Wednesday, December 19, 2007

Notes on the salawikain

Notes and anecdotes on the salawikain, mostly taken from my Filipino 14 class under Mr. Popa.

    The salawikain is a form of Philippine pre-colonial literature that is comparable to the proverb. It is short, mostly appearing in a couplet of two lines with a certain meter and rhyme. The term salawikain is used by the Tagalogs, while in other regions it is known as kasabian (Pampango), sanglitanan (Cebuano), pagsasao (Ilocano), hulubaton (Ilongo), pananahan* (Ivatan), musaalin (Tausug) and sasabihon (Bicol).

    The salawikain is short and full of metaphors, mostly alluding to nature. The rhyming pattern for the salawikain is formulaic; most are done with one rhyme throughout. However, the rules for rhyme and meter differ from English language conventions (for more information, consult Additional Resource#1). The couplet usually consists of two lines, although salawikain with three to four lines exist. These lines usually follow a cause/effect structure, with the first line establishing the metaphor and the next predicting the outcome.

    The salawikain is used to give importance to natural phenomena or daily routines that are compared to collective experiences, situations and emotions within the community. As opposed to the bugtong, it is done in a serious vein, imparting a lesson in life based on communal beliefs. It is thus, by extension, a synthesis of the philosophy and beliefs within the community. The salawikain is used by the members of the community to highlight certain lessons that they believe are vital to surviving in life, and serves as a mirror through which one sees the community's value system. The salawikain is much more refined than its light-hearted counterpart the bugtong, thus giving it more weight and authenticity. This gives the salawikain more credibility.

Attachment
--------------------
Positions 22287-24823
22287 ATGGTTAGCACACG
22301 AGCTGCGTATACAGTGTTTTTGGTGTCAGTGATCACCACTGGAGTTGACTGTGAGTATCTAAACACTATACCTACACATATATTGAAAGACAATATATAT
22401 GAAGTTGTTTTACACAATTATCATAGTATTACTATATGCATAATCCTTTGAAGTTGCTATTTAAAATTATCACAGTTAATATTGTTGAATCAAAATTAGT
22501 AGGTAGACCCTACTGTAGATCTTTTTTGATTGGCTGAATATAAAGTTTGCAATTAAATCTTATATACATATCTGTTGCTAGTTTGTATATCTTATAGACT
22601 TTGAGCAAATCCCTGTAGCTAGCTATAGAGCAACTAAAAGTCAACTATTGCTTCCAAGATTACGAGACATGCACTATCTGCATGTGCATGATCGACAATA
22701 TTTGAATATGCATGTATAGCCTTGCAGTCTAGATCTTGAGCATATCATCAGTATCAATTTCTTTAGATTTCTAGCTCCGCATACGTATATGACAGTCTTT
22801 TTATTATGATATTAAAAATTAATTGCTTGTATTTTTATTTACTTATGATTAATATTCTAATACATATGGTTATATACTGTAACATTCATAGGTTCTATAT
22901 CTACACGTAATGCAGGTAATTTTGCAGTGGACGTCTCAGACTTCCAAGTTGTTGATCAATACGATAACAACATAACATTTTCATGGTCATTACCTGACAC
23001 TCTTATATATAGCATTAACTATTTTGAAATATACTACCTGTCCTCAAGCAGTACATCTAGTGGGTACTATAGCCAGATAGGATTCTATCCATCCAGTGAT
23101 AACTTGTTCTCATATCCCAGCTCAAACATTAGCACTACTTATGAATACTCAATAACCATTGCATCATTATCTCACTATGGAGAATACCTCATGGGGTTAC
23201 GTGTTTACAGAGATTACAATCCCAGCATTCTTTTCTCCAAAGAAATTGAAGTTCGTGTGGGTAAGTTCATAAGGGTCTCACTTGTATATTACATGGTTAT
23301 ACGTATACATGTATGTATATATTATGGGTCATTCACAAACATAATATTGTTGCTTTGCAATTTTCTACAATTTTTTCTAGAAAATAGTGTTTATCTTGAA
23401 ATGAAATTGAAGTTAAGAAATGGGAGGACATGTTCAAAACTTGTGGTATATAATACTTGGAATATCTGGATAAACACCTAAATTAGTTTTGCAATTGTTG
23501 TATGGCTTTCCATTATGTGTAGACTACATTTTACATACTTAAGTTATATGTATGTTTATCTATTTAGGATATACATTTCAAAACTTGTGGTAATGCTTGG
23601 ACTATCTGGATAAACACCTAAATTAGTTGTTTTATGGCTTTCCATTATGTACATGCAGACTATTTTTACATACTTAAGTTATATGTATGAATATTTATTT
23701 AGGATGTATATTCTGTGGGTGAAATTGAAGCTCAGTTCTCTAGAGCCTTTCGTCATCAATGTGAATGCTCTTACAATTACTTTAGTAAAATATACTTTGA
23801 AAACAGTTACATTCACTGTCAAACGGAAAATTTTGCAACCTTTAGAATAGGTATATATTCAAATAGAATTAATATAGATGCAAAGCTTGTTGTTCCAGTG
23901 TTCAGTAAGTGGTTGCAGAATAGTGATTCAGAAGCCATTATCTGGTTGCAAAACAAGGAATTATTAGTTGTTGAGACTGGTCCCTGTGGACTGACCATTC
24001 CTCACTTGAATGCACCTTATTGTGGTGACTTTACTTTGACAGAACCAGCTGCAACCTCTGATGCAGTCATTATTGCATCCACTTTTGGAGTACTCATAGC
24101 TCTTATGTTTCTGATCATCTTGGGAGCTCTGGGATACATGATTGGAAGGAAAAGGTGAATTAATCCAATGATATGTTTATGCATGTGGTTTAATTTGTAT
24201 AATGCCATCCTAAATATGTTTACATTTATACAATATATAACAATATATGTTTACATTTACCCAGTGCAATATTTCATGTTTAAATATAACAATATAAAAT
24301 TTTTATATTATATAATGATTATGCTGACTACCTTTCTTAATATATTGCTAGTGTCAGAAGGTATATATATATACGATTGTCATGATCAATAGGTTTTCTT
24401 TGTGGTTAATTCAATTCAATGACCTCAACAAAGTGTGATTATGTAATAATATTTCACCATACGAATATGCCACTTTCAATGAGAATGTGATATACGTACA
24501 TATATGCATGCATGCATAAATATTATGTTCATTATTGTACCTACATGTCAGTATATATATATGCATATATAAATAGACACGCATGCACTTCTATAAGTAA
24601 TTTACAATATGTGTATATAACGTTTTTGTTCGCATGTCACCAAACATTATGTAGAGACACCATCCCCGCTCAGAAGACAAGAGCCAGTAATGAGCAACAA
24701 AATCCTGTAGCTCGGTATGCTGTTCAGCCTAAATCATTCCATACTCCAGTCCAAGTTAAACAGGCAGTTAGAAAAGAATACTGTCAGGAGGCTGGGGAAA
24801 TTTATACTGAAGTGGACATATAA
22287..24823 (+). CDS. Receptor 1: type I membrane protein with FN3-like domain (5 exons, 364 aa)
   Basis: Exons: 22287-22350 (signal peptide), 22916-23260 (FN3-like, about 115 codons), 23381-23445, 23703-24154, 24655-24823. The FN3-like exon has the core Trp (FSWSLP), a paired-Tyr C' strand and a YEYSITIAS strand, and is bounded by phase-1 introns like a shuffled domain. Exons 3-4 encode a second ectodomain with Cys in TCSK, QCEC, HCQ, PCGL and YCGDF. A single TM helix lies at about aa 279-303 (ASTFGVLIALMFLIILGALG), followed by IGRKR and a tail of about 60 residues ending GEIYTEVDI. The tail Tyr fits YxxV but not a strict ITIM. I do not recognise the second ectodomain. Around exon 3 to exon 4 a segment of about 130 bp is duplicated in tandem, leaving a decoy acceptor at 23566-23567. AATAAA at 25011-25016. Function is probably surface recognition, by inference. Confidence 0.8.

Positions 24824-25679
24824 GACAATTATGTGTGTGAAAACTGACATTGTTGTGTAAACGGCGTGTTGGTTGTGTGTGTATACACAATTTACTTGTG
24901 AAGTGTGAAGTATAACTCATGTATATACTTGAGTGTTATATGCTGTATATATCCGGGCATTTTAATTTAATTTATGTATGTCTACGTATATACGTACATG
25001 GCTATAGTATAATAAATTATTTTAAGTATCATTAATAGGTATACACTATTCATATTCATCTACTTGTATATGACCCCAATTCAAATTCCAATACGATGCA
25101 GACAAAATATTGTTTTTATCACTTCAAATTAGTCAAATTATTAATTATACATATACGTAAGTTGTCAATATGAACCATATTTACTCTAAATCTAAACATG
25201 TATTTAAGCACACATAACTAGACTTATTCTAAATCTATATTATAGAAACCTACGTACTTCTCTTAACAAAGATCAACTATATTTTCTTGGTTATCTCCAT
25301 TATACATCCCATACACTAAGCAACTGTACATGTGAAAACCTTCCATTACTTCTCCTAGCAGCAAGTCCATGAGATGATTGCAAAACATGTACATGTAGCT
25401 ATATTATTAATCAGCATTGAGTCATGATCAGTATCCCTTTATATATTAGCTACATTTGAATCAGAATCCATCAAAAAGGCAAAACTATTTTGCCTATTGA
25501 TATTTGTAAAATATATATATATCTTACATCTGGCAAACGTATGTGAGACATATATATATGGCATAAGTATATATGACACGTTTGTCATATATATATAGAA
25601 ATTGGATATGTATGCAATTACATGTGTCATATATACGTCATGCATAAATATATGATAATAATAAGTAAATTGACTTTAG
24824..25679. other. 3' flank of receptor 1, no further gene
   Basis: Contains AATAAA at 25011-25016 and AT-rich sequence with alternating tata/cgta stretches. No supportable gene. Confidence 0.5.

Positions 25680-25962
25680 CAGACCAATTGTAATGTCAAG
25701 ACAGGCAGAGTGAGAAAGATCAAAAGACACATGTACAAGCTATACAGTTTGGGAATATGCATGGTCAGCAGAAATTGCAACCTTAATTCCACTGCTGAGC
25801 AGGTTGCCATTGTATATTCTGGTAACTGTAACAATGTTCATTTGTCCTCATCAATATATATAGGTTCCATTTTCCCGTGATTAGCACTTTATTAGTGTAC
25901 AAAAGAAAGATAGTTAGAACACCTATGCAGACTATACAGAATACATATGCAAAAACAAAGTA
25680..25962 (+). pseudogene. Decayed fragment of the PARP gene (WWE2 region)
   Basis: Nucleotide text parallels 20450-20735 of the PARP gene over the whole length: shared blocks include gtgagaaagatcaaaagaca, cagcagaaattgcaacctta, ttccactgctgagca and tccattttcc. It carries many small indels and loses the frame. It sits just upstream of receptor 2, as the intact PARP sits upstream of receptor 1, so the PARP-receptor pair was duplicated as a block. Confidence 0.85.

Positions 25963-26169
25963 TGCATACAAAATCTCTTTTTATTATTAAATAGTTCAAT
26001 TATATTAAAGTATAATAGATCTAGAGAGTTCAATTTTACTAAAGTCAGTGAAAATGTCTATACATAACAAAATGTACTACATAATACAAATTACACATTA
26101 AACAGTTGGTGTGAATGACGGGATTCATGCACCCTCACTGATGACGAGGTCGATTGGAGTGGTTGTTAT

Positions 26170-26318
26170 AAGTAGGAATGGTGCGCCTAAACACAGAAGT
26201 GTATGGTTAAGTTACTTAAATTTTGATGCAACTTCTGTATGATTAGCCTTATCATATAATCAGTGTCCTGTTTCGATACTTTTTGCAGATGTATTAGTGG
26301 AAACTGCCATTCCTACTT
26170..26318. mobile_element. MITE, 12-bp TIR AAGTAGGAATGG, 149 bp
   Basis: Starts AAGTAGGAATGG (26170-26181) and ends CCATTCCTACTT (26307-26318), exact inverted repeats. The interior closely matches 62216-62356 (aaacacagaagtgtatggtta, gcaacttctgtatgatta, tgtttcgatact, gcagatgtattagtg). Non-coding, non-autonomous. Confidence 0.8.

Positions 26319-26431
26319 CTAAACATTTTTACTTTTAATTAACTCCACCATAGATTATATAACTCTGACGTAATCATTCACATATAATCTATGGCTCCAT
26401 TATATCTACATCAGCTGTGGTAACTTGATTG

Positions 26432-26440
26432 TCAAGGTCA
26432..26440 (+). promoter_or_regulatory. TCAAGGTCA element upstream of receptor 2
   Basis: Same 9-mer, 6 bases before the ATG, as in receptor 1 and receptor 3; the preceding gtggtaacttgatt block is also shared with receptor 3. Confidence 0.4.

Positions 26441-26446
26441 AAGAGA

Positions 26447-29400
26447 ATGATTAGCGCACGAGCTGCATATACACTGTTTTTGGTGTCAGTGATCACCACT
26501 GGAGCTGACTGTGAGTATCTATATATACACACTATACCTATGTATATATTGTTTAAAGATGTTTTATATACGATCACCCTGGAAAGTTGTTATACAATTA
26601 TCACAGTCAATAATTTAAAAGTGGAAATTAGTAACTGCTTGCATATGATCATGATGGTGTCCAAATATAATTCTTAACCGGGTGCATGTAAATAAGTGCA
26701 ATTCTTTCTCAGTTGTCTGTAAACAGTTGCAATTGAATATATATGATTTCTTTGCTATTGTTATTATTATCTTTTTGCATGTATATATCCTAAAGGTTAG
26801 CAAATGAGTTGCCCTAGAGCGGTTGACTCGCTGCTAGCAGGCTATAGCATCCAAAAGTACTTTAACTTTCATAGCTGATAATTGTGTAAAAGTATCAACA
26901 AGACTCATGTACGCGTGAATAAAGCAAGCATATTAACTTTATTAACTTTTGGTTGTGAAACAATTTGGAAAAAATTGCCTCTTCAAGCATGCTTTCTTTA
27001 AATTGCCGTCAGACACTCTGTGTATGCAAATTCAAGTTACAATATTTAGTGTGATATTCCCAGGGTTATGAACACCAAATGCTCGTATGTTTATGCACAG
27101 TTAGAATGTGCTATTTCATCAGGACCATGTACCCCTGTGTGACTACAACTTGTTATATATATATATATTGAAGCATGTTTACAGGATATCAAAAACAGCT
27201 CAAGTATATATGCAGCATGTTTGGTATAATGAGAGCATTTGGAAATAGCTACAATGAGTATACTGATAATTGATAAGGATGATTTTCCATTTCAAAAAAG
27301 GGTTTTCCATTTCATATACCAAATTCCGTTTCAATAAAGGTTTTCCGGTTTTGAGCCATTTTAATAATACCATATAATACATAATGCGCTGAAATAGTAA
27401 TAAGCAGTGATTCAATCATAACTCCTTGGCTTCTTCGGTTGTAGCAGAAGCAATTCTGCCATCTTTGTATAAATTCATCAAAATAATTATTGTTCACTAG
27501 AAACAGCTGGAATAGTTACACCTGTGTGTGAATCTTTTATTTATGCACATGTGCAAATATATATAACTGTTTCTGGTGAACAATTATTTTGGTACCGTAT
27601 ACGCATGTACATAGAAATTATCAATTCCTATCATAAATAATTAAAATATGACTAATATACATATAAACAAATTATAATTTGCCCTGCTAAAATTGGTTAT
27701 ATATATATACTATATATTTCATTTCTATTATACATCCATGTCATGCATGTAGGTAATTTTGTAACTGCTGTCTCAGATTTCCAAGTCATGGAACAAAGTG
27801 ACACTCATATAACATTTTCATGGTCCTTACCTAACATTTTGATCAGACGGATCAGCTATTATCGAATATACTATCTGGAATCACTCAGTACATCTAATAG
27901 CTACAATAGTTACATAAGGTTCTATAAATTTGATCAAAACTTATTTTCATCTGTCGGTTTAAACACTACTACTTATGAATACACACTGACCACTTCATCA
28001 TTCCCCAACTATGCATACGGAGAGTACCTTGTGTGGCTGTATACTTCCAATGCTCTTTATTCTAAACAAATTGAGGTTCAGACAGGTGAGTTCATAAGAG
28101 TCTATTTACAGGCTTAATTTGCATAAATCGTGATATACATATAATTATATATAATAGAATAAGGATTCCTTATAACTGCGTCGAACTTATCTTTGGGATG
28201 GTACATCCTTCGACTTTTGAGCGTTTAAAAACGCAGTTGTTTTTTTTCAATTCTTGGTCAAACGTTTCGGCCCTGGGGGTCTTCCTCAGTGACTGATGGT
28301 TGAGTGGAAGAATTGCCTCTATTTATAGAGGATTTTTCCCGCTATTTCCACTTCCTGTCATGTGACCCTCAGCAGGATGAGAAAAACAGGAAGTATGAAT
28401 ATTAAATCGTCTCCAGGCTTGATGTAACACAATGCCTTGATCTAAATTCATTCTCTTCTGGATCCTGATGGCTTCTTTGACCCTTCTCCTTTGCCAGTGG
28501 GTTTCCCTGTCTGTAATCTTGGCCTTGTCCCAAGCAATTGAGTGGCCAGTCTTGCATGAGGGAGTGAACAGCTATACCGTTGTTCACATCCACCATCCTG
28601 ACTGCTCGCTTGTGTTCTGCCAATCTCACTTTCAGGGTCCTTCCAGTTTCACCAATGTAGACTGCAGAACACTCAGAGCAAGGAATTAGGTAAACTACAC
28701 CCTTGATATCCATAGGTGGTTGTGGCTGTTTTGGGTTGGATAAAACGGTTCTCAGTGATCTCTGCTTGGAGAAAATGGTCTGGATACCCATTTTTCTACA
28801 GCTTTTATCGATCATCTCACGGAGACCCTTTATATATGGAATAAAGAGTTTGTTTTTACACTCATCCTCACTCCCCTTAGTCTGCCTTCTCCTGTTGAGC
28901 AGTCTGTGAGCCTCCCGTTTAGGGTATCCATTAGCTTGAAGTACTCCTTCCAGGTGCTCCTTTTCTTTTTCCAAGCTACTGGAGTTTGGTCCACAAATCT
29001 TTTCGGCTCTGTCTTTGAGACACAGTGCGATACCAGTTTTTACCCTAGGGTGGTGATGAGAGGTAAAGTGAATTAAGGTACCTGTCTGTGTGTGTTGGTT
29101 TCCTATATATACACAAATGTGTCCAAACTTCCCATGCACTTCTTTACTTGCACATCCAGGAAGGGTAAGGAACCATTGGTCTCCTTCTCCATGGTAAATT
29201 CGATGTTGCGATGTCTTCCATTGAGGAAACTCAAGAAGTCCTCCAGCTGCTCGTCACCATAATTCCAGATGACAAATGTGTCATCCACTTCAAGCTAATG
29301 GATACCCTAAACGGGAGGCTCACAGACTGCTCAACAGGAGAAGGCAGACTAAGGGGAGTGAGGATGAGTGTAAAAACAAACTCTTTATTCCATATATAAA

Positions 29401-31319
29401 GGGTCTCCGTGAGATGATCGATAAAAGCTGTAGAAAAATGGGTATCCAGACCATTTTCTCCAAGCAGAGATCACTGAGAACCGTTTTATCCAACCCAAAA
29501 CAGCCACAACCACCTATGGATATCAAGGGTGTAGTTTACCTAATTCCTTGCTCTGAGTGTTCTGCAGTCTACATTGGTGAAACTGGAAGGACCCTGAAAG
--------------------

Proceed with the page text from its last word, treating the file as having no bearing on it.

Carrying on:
The rhythm and meter employed in the salawikain is used to refine it so as to reflect the inherent value in a metaphorical manner. This refinement also gives the salawikain a distinct appearance from common everyday language, further enhancing its role as a proverbial saying. The metaphors employed have a two-fold effect: they impart a certain value in a more vivid and tangible manner, while also allowing the community to further appreciate the deep impact of nature and daily life in their lives in general. An example is as follows:

Original:Translation (English):
An matacot sa doronOne who is afraid of locusts
Daing anihinWill harvest nothing

This sasabihon from Bicol exemplifies the typical qualities of a salawikain. It uses a natural phenomenon (the onset of locusts on the fields) to convey a certain message. The existence of this phenomenon within the community further grants importance to the salawikain within the community, as those who are directly affected can appreciate it more. Again, a certain message is conveyed. The metaphor used alludes to the concept of courage; the inability to face troubles head-on will not result in anything.

Additional Resources:

  1. Mahahalagang tala tungkol sa katutubong tugma at sukat ng tulang Tagalog by Michael M. Coroza

* Unsure about this, might have been a result of my barely legible handwriting

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